Displacement-defying frugality? Given Mercedes-Benz is, at time of writing, amid the ordeal of recalling nearly a quarter of a million cars by order of the German government, you might be surprised to learn we’re not talking about electronic ‘defeat devices’ here.
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What we’re actually contemplating is less nefarious. That’s because with the CLS 450, its integrated starter- generator betwixt straight-six engine and nine-speed gearbox is said to improve not only performance but also economy. It’s a defeat device, all right, but only if your foes are lethargic throttle response and redundant combustion at a cruise.
In one form or another, such 48V mild hybrid systems are destined to become commonplace in the near future. Mercedes’ EQ Boost set-up is relatively new to the brand, having only seen action in the S-Classprior to this third-generation CLS. In the 450 driven here, it feeds an additional 184lb ft into the driveline under hard acceleration, then allows for engine-off ‘coasting’ when you come out of the throttle at a canter.
This particular approach is designed to make the car more versatile as a whole, although manufacturers get to pick their battles. In the SQ7, for instance, Audi deploys a 48V system specifically to drive a compact electric supercharger that mitigates turbo lag. Bentley needs the extra voltage to actuate a pair of active anti-roll bars in the Bentayga SUV – useful when you have 2.4 tonnes to manage.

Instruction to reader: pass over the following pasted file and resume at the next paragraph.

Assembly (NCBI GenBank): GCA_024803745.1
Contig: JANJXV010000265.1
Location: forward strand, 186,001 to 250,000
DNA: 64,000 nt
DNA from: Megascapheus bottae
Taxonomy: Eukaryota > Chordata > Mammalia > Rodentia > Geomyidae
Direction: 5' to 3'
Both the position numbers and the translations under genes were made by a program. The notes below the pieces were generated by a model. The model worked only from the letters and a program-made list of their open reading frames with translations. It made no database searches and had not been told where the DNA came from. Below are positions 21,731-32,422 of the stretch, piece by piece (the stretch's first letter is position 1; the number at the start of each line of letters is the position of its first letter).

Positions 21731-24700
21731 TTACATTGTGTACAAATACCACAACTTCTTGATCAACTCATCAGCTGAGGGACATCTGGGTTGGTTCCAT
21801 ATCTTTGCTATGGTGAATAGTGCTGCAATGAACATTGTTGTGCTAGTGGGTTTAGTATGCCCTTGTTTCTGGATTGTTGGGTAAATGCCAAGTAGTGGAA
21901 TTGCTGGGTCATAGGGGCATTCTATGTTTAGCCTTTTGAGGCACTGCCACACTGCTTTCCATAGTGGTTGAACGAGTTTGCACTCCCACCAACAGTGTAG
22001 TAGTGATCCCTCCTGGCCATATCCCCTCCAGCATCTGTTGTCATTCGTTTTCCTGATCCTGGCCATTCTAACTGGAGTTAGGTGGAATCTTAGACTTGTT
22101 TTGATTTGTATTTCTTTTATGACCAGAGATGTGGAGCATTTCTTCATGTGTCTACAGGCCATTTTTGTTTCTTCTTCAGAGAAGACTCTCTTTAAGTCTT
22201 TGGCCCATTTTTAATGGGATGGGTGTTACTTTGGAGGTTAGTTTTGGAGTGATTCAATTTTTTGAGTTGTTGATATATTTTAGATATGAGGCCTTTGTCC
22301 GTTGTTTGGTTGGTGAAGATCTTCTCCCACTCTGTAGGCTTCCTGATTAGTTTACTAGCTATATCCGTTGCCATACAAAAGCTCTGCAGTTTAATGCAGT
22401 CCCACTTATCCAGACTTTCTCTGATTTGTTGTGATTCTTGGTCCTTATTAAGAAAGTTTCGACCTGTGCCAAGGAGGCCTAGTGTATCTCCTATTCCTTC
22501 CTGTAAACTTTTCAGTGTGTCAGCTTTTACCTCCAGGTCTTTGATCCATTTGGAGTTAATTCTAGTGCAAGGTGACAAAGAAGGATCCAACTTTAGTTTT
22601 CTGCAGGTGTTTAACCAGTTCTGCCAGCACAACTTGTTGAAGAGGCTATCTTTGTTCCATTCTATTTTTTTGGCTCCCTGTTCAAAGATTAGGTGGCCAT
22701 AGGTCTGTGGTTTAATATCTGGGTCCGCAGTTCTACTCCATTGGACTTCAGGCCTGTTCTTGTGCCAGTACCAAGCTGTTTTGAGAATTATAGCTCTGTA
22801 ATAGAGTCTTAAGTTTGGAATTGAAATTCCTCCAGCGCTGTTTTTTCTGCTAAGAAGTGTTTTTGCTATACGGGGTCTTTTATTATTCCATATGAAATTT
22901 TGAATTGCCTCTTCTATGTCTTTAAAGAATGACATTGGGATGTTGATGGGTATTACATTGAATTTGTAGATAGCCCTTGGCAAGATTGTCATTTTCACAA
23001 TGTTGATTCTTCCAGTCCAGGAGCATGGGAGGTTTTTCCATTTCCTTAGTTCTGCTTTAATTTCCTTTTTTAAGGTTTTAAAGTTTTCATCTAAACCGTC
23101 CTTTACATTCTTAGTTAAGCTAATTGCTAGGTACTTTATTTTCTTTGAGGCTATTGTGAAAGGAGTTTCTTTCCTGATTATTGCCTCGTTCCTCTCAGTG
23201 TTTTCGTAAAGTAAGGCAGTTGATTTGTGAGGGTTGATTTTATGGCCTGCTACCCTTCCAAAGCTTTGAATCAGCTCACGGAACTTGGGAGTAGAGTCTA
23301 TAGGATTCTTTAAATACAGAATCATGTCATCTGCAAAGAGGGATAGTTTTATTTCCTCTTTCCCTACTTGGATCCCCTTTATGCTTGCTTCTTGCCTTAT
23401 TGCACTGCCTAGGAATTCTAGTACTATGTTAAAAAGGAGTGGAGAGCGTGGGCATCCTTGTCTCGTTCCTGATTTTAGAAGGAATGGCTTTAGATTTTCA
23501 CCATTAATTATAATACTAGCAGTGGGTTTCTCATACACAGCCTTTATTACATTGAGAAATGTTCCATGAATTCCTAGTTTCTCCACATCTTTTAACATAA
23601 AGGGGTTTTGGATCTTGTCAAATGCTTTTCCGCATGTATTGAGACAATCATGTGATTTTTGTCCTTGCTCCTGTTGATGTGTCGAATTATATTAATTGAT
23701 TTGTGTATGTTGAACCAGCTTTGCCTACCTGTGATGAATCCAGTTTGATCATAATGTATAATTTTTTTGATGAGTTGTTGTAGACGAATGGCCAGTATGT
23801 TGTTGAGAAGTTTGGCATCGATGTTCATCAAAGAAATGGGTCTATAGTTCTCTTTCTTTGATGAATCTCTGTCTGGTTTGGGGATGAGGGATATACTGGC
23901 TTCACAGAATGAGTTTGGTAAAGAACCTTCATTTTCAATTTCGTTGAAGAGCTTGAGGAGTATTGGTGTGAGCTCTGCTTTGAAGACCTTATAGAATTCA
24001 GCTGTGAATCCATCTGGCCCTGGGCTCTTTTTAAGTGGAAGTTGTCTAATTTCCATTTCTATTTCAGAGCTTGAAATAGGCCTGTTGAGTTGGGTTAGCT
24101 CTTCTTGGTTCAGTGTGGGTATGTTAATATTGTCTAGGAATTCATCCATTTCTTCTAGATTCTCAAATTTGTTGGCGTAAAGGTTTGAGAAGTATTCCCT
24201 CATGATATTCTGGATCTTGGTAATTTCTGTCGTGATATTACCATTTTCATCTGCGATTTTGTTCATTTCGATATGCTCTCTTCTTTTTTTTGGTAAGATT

Meanwhile, Volkswagen, Peugeot, Volvo et al see the technology as a quick, affordable, reliable fix in making petrol an attractive mass-market alternative to ostracised diesel. Every car thus outfitted is also able to power more general features such as the air conditioning and complex safety systems more efficiently than is possible with lower-voltage systems, leaving a greater proportion of the engine’s exertions free to fling you down the road.
Understandable, then, that a fifth of new cars sold globally are predicted to make use of the technology within the next six or seven years.